Central Asia (MNN) — The Russian invasion of Ukraine has deeply impacted Central Asia.
Many Russians and Ukrainians own companies in Kazakhstan and Kyrgyzstan. Russian is the common business language. Joe Handley with Asian Access says, “Depending on who you’re working for, you may create an alliance with one or the other. It’s a very sensitive situation. The Asian Access approach is trying to unite the church, so how do you unite the church when you have people taking sides?”
As Russia loses influence in Central Asia, other countries try to make inroads. Iran, for instance, has focused on diplomacy with Tajikistan, as well as Kazakhstan and Kyrgyzstan. The region’s position between the EU and China sets it up for further conflict.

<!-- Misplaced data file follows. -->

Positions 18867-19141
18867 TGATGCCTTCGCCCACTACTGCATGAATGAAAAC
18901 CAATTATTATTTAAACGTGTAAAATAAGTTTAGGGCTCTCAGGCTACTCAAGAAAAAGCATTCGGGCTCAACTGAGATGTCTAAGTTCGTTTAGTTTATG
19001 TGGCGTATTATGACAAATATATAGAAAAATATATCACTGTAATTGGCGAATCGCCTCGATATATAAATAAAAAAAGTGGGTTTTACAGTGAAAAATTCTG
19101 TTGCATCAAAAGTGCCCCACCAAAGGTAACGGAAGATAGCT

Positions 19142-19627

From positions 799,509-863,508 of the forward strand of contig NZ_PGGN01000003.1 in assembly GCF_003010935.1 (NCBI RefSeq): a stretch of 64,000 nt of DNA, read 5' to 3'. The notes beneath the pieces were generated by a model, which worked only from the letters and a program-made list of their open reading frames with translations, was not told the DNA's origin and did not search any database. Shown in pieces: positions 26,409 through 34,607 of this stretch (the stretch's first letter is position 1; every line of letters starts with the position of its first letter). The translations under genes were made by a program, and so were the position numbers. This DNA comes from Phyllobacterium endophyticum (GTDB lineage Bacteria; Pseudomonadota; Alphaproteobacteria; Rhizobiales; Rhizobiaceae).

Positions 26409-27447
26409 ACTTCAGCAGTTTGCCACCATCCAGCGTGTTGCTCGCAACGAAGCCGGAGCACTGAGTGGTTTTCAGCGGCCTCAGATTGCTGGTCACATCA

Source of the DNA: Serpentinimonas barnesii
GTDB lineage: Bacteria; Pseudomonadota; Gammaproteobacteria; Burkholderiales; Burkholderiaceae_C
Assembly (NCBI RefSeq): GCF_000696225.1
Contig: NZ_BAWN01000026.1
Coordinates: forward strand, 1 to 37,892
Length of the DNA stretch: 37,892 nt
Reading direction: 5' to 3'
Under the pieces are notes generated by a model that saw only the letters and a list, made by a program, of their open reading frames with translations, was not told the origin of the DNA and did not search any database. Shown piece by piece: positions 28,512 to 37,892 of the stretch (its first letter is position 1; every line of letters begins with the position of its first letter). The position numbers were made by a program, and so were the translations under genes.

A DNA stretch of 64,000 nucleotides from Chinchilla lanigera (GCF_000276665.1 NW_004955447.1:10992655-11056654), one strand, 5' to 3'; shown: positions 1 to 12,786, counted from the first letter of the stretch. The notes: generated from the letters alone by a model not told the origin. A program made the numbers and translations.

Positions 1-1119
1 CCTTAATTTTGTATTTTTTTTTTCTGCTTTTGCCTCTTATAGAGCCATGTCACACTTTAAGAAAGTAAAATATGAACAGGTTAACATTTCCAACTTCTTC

Central Asian Church
It could mean big things for the Church. Handley says past growth of the Central Asian Church happened during the fall of the Soviet Union.
As outside forces grab for power and influence, ask God to strengthen the growing Church. Handley says, “To really extend the reach of the Gospel in places where, in Kazakhstan’s case, it’s pretty open. In Kyrgyzstan, it’s a little more challenging. But nevertheless, the need for building up the leaders of the Church is immense, so that’s the status as of now. We plan to go back in early 2023.”
“We ask everyone to pray for us, because we’ll probably open in at least one of those countries, possibly two.”
Header photo courtesy of picknicker54 from Pixabay.